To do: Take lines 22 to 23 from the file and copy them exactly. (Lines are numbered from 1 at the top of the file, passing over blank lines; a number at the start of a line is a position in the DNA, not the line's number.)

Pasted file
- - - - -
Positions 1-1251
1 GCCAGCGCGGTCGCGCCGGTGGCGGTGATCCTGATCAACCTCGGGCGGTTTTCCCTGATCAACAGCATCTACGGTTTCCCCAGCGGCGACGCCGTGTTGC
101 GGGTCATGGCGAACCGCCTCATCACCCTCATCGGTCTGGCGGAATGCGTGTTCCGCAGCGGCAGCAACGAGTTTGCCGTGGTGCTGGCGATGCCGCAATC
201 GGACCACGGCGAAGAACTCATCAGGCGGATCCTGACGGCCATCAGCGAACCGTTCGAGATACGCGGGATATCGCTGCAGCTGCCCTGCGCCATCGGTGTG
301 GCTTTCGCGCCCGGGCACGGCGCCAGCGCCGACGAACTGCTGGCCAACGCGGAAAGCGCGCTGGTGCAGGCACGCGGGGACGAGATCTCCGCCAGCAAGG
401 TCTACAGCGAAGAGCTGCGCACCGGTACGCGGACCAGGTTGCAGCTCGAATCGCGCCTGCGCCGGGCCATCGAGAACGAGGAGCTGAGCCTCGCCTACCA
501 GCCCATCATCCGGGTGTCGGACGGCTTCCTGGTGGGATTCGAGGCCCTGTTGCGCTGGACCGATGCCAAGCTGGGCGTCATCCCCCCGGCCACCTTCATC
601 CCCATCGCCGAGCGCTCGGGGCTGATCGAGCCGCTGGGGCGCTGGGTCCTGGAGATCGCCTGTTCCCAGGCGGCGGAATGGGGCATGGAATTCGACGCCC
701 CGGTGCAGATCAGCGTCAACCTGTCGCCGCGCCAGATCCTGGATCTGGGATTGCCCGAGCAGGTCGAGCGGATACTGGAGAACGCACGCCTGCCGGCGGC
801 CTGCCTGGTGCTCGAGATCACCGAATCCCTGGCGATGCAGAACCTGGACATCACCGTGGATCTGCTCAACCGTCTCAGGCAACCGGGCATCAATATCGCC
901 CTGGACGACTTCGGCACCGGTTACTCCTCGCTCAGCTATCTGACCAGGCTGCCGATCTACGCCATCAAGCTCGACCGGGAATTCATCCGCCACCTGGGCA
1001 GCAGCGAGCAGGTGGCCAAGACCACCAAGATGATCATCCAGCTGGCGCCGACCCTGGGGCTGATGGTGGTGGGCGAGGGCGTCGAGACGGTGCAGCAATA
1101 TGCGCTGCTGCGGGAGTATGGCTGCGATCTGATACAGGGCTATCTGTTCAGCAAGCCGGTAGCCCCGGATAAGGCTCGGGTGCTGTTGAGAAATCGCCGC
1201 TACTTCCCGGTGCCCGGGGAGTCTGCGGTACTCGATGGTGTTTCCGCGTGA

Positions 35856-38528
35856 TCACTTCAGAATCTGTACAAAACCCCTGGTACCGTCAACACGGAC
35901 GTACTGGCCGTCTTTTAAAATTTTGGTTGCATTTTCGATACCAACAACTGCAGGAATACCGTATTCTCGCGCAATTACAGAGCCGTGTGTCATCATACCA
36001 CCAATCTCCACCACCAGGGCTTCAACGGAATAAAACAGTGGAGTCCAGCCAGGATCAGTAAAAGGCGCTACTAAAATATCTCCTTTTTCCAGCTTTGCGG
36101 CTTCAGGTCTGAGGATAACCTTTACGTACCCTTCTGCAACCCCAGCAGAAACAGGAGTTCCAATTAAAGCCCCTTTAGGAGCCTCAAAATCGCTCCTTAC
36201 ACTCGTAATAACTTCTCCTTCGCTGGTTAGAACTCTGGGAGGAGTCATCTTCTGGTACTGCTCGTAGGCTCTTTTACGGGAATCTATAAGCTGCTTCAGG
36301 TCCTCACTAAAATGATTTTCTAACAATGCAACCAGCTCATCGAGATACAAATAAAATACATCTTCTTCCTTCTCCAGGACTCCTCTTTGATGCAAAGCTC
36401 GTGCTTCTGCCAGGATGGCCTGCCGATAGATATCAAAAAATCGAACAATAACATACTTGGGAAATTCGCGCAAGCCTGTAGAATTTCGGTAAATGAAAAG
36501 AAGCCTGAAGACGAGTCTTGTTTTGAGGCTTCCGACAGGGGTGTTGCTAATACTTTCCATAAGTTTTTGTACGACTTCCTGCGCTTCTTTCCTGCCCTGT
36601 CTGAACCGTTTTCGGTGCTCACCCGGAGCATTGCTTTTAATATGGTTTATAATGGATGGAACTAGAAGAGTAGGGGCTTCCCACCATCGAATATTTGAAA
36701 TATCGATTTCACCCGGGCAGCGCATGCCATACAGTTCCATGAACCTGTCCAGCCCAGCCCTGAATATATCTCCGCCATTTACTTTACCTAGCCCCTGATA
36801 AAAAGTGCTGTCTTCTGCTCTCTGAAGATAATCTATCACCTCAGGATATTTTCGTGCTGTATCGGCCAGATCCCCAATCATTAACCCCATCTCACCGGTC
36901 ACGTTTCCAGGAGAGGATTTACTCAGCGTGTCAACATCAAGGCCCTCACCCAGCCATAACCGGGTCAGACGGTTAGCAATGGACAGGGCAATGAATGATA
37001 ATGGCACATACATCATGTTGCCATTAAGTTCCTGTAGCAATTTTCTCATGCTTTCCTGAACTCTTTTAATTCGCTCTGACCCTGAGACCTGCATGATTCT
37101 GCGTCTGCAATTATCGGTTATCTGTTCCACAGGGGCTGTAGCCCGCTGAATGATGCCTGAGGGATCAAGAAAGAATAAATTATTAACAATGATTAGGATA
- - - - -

36401 GTGCTTCTGCCAGGATGGCCTGCCGATAGATATCAAAAAATCGAACAATAACATACTTGGGAAATTCGCGCAAGCCTGTAGAATTTCGGTAAATGAAAAG
36501 AAGCCTGAAGACGAGTCTTGTTTTGAGGCTTCCGACAGGGGTGTTGCTAATACTTTCCATAAGTTTTTGTACGACTTCCTGCGCTTCTTTCCTGCCCTGT